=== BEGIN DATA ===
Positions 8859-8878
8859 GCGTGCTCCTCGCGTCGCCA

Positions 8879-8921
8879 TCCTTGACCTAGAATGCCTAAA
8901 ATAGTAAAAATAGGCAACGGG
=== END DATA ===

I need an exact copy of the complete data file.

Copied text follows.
Positions 8859-8878
8859 GCGTGCTCCTCGCGTCGCCA

Positions 8879-8921
8879 TCCTTGACCTAGAATGCCTAAA
8901 ATAGTAAAAATAGGCAACGGG